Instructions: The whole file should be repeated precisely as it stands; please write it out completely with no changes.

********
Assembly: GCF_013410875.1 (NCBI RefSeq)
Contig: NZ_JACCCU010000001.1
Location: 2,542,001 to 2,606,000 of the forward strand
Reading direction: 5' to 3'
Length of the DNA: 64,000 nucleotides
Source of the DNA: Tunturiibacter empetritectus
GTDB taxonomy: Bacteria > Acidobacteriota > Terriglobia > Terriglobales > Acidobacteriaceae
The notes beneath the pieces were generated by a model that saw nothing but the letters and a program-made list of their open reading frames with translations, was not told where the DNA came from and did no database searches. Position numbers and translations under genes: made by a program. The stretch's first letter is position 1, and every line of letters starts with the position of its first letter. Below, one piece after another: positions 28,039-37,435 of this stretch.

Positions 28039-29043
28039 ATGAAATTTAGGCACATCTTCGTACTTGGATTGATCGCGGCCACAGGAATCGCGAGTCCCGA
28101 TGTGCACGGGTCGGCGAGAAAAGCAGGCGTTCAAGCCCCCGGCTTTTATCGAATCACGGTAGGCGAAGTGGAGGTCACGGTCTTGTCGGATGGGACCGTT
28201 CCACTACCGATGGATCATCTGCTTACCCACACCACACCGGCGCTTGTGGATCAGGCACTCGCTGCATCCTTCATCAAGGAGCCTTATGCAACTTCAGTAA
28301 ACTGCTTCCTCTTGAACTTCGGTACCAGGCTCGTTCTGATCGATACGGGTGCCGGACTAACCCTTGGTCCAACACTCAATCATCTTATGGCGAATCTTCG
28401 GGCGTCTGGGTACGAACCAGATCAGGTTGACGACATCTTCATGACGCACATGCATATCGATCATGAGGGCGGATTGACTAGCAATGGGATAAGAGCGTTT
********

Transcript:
Assembly: GCF_013410875.1 (NCBI RefSeq)
Contig: NZ_JACCCU010000001.1
Location: 2,542,001 to 2,606,000 of the forward strand
Reading direction: 5' to 3'
Length of the DNA: 64,000 nucleotides
Source of the DNA: Tunturiibacter empetritectus
GTDB taxonomy: Bacteria > Acidobacteriota > Terriglobia > Terriglobales > Acidobacteriaceae
The notes beneath the pieces were generated by a model that saw nothing but the letters and a program-made list of their open reading frames with translations, was not told where the DNA came from and did no database searches. Position numbers and translations under genes: made by a program. The stretch's first letter is position 1, and every line of letters starts with the position of its first letter. Below, one piece after another: positions 28,039-37,435 of this stretch.

Positions 28039-29043
28039 ATGAAATTTAGGCACATCTTCGTACTTGGATTGATCGCGGCCACAGGAATCGCGAGTCCCGA
28101 TGTGCACGGGTCGGCGAGAAAAGCAGGCGTTCAAGCCCCCGGCTTTTATCGAATCACGGTAGGCGAAGTGGAGGTCACGGTCTTGTCGGATGGGACCGTT
28201 CCACTACCGATGGATCATCTGCTTACCCACACCACACCGGCGCTTGTGGATCAGGCACTCGCTGCATCCTTCATCAAGGAGCCTTATGCAACTTCAGTAA
28301 ACTGCTTCCTCTTGAACTTCGGTACCAGGCTCGTTCTGATCGATACGGGTGCCGGACTAACCCTTGGTCCAACACTCAATCATCTTATGGCGAATCTTCG
28401 GGCGTCTGGGTACGAACCAGATCAGGTTGACGACATCTTCATGACGCACATGCATATCGATCATGAGGGCGGATTGACTAGCAATGGGATAAGAGCGTTT